“We are thrilled to be able to offer full time instruction and a return to the 2019-2020 school year bell schedules,” he said. “Students will be familiar with an awful lot of what they’ll encounter on the first day. And at the same time, some things are going to be different.”
Bowes has already sent two emails to parents, the second one outlining some of those differences.
“As school begins, we will request that families provide information about their students’ vaccination status (if they are eligible to receive a vaccine); please watch for further information about this process,” Bowes wrote. “Prior to the start of school, we ask that every student seek screening testing, regardless of vaccination status.”
Eligible students are not required to be vaccinated, although a further discussion of vaccination requirements was expected to take place at Wednesday night’s Board of Education meeting. But all teachers and staff will be required to either be vaccinated or submit to weekly tests in accordance with public health order issued by Governor Gavin Newsom last week.
“We think this is the right thing to do,” Newsom said at a press conference last week announcing the order which gives employees until Oct. 15 to comply. “We think this is a sustainable way to keep our schools open and to address the No. 1 anxiety that parents like myself have for young children — and that is knowing that the schools are doing everything in their power to keep our kids safe.”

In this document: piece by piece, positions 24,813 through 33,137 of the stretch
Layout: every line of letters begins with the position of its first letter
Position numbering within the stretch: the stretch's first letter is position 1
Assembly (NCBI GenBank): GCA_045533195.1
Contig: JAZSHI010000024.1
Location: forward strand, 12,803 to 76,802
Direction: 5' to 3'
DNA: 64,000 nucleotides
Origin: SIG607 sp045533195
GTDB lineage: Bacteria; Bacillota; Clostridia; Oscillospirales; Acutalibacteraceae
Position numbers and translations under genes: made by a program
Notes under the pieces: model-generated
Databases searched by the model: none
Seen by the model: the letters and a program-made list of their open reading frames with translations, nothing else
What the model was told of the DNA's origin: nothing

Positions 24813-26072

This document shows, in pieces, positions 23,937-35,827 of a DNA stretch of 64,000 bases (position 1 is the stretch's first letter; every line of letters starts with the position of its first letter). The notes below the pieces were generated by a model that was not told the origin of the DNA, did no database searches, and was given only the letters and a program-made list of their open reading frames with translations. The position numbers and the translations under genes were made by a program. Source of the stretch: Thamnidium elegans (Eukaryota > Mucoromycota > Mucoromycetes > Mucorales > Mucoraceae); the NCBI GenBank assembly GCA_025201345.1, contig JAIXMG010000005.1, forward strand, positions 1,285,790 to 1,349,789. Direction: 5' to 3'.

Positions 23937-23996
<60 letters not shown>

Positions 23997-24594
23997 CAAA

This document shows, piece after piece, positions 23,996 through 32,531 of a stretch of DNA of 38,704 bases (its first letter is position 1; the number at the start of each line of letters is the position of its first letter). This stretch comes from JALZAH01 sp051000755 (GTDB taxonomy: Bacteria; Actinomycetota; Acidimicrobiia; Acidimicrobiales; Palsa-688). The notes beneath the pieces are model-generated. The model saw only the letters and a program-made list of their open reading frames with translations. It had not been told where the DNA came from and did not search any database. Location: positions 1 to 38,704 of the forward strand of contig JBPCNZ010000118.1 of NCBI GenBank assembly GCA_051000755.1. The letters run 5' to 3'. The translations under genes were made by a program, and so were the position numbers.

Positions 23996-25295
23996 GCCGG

Bowes said MBUSD is likewise taking every measure possible to ensure safety, including changes to the classrooms ventilations systems.
“All the ventilation systems have been inspected, filters changed, and where we could, upgraded to the Merv 13 high quality filter,” he said. “We’ve got the HEPA filters installed in all classrooms and offices.”
The beginning of this school year also represents a homecoing of sorts for Bowes, who prior to his time in Davis served as an assistant superintendent in Palos Verdes and 24 years within the Los Angeles Unified School District.
“Like a lot of people, the pandemic really put a finer point on the value of being near family and the need to be near family, especially aging relatives and your kids, ” Bowes said. “So having been gone five years and missed an awful lot of important family events, that was a contributing factor to coming back.”
His wife, Cheryl, started college as the couple’s kids were finishing college and is going to be a senior at UCLA this fall.
“We wanted to be sure we could stay together and not be apart, and when I read the leadership profile for Manhattan Beach Unified, it sounded like a fantastic match,” Bowes said.
School board president Jen Fenton has thus far been impressed.
“Within his first week, Dr. Bowes hit the ground running,” she said. “He met with cabinet, principals, administrators, and other MBUSD staff. He sent two newsletters with important information to parents, as well as several emails to all district employees, and has meticulously been preparing for school openings next week. It’s been a great start.” ER